Do you use WordPress? Want to Know How You Can Use it to Build Cool Stuff? Vote for Our Affiliate Summit Session Here: http://www.affiliatesummitvoting.com/the-super-affiliate-toolkit-for-wordpress/
One day we’ll all be using a single device as a phone, tablet, and desktop. Unfortunately, the hardware and software required to make this a reality hasn’t happened yet. All the pieces are there (touchscreens, powerful mobile processors, etc.) but nobody has figured how to piece it all together.
Who will be the first company to come up with a unified operating system that works consistently across devices?
They made an attempt with Windows 8, but it feels like a prototype with a lot of Windows 7 baggage. Furthermore, none of their phones use this OS. It’s rumored that Windows 9 will attempt to tackle this challenge once again.
Microsoft has enough desktop users that they can win over more smartphone/tablet users - if they can design the right user interface.
In the open source world a lot is being done to unify the desktop and mobile experience. Canonical is reportedly working on a new version of it’s OS that would turn your Android phone into a fully functional desktop when docked. This functionality is only available to OEMs and developers right now, and only works on a few devices.
Unfortunately, Ubuntu is not on most people’s radar. It’s still mostly relegated to developers and system administrators.
Nobody really knows what Apple is up to. There were rumors about OS X and iOS adapting similar features a few years ago, but the only common links between these two operating systems in 2014 is iCloud and the App/iTunes Store.
Apple has also said repeatedly that they don’t think a touch interface belongs on the desktop. I think they’re completely wrong about this.
Now that the latest iPhone can run 64 bit applications, we could see a lot more innovation from Apple over the next few years. But Apple tends to release minor improvements year over year to their existing product portfolio. They haven’t released a game-changing product since Steve Jobs passed away in 2011.
Google has Android and Chrome OS (linux-based). Both are great operating systems, but offer a completely different user and developer experience and ecosystem. With Chrome OS and Android OS selling so well in their respective categories, it’s hard to predict how these two operating systems may converge.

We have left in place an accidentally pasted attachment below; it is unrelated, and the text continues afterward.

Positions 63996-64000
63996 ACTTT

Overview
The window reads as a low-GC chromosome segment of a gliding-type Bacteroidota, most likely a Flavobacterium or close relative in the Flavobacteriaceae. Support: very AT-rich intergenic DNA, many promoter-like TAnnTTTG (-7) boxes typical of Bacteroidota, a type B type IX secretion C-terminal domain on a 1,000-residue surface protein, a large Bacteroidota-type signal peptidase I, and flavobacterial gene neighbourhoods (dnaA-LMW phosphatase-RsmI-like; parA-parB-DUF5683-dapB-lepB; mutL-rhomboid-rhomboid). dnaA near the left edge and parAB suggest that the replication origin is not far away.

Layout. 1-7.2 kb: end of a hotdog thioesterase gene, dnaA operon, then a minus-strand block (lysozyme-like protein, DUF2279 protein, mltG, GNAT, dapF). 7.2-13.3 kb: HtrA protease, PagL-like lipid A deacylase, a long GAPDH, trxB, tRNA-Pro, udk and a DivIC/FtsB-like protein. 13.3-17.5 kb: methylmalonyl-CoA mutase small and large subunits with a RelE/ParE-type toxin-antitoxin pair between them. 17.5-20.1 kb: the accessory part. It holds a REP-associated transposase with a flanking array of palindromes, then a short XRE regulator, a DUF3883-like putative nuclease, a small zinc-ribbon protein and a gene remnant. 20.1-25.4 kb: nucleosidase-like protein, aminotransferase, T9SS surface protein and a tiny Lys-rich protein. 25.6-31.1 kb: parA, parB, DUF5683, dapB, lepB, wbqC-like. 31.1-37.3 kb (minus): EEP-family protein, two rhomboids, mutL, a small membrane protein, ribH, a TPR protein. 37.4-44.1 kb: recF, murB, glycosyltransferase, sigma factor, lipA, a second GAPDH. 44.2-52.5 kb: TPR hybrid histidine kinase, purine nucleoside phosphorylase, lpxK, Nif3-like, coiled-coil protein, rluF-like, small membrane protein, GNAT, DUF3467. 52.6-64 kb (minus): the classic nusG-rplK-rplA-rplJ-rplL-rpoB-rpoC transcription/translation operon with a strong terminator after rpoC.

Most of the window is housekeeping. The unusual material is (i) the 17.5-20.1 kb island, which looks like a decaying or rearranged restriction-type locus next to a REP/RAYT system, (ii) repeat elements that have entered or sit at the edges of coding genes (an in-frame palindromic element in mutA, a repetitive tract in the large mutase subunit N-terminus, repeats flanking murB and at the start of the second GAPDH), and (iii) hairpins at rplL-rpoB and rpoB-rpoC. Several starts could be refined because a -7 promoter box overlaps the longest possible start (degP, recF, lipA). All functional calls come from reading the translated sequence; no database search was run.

I can see Google being the first company to pull this off. They understand the cloud better than anybody else. They also innovate and iterate faster than anybody else.
If Google can successfully merge these two platforms everybody else could be left in the dust.
Tablet/PC Hybrids in 2014
2014 is going to be an interesting year for the hybrid tablet/pc. Asus, HP, and Dell have all launched multi-function hybrids that run Windows 8, Android, or both.
2014 will be the year of the tablet/pc hybrid. Consumers will flock to these devices when they discover the utility and fun of a hybrid.
Will 2015 bring us the unified device and operating system? I hope so, but our imaginations move much faster than reality. I think we’re another two years out from seeing a decent prototype, and another five years from widespread consumer adoption.
It’s funny how history repeats itself. Back in the 80’s Apple was innovating and building better products than other PC manufacturers. They had decent market share, but as PC clones and Microsoft improved, and prices came down, Apple lost most of the market. When Steve Jobs was fired Apple’s decent accelerated.
Fast forward to 2014, and a similar scenario between is playing out between Google and Apple in mobile. Apple set the world on fire with their mobile products in 2007 with the release of the iPhone, and again in 2010 with the release of the iPad.
Now Google and Android phone makers are doing the same thing to Apple in mobile. The quality gap is nearly bridged, and Android’s price points are much more affordable. Apple’s decline in mobile and tablet marketshare has happened just as quickly as their decline in the PC market. Unfortunately, there won’t be a Steve Jobs comeback this time around.
As an Apple Fanboy, I hope they can continue to compete as a top player in mobile. Somebody needs to keep Google in check.
Remember what happened when Microsoft claimed 90% of the market There was a lack of innovation and quality for nearly a decade as the market stagnated with no real competition.
One of the key reasons mobile has advanced at a breakneck pace is because two heavyweights are battling it out for marketshare. Once one of those heavyweights falls, the last guy standing will get fat and lazy, and consumers will lose.